We know it isn't a cure and there are pros and cons like a lot of medications.

Monday, 5 September 2016

On-line pharmacy recommendation

Has anyone has experience with ordering from on-line pharmacies? Husband's NO agreed with him taking Antabuse (disulfiram) with temozolomide before leaving on his vacation, but did not write an RX for it and we forgot to ask before leaving the office. Now he is gone and the next round of temo will start on Wednesday. I can order disulfiram via an on-line pharmacy without the RX but want to make sure they are legit. Thoughts or recommendations?

Friday, 2 September 2016

Low Dose Naltrexone

As mentioned above, one of the main endogenous opioids with increased production following low dose naltrexone is met-enkephalin (also known as methionine enkephalin, and as opioid growth factor). A Chinese study published online in August 2016 examined the effects of met-enkephalin on microglial cells in culture [46]. As explained in this study and elsewhere, microglia (the resident macrophages of the nervous system) and macrophages infiltrating from the systemic circulation are actively recruited into tumors, polarized to a tumor-promoting M2 phenotype and away from a tumor-fighting M1 phenotype, and can make up as much as 30% of a GBM tumor. The investigators found that at the optimal concentration of met-enkephalin (1 picomolar), M1-type cytokine production and surface proteins were increased in the microglia, including interleukin-12, TNF-alpha, CD86, CD40, and iNOS. In contrast, M2 cytokines and markers were not affected, including interleukin-10, TGF-beta, CD163, and arginase. Phagocytosis (a main function of M1 macrophages) and cytotoxicity towards U87 glioblastoma cells was increased by met-enkephalin treatment. Thus, met-enkephalin (opioid growth factor), an endogenous opioid whose production is increased in humans following transient opioid receptor blockade by low dose naltrexone, may aid glioma patients by reverting tumor-associated microglia to an M1 anti-tumor phenotype.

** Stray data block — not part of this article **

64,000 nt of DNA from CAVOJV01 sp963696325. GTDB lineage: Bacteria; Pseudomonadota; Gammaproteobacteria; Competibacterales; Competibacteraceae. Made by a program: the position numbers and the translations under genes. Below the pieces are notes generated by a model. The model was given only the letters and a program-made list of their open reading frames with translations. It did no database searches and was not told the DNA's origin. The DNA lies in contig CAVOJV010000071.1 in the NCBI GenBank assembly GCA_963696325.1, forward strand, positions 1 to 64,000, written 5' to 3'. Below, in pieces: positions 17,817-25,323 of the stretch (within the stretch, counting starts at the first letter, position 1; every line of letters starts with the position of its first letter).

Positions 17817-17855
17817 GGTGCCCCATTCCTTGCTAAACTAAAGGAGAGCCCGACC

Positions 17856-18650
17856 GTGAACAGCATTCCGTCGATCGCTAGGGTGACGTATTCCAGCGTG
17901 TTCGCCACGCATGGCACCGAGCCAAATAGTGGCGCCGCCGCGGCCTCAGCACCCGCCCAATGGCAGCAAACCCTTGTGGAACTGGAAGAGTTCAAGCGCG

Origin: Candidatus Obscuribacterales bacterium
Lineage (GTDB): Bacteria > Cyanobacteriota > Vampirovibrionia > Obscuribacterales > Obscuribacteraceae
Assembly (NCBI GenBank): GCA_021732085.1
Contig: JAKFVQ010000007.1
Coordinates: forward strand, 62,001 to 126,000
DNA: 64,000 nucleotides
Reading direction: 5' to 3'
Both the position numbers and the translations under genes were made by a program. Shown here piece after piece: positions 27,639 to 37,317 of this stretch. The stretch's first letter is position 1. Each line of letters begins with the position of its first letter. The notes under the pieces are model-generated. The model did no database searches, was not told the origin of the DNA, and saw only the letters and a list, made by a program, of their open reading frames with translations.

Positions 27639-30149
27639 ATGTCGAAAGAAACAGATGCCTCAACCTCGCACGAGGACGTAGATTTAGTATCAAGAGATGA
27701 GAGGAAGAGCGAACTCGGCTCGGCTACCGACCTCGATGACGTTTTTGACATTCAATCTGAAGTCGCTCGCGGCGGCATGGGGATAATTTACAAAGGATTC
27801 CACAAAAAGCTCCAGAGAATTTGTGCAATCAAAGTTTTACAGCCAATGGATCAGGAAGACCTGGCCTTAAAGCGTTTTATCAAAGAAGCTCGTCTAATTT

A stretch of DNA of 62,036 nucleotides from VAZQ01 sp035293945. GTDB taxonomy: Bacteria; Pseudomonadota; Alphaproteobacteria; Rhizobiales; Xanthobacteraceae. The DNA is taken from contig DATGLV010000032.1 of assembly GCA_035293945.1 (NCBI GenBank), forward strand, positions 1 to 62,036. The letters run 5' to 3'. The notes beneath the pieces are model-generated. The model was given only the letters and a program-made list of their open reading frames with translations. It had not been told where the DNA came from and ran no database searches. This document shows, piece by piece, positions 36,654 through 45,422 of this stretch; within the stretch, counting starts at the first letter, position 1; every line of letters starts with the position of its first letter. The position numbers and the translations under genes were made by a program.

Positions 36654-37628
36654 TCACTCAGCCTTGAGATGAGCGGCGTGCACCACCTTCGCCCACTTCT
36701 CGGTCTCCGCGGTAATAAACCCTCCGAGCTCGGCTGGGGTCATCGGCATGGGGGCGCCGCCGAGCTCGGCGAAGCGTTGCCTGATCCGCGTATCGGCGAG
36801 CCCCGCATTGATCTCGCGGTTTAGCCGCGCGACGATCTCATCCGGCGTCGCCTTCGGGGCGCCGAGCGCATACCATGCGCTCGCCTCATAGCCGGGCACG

View common questions and answers about the use of low dose naltrexone at LDN Science. Especially interesting areinterviews with Dr. Ian Zagon, who discovered the clinical benefits of naltrexone in very low doses.
The effective dose of low dose naltrexone ranges from 2.5 – 10 mg, with the most common dose being 4.5 mg daily. LDN may be taken in the morning or evening. Some individuals may experience sleep disturbances (such as nightmares) caused by LDN and these people may choose to take their daily dose in the morning.

Thursday, 1 September 2016

CUSP9 without being in a trial

I have asked my daughters NO to prescribe the drugs used in the CUSP9 'Concept of Treatment Trial', he has agreed to try to get them prescribed  minus the Auranofin.

He has agreed this as they can't offer anything else. Her recurrence is diffuse in cerebellum, extends to the brain stem and shows small area of enhancement round original site of left temporal lobe.
 He said Gamma knife not an option, no trials available and she is not fit to fly for magnetic or any other therapy due to lack of mobility, tiredness etc.

At present I am trying to get health insurance co to pay for Avastin, which they are saying isn't licenced in UK.

My concern is,  that apart from twice weekly blood tests I am going to have to try to oversee her treatment with these drugs and I'm very nervous. But there doesn't seem to be an alternative.

NO has said to stop Valproic Acid, presumably because of interaction.

Any thoughts gratefully received.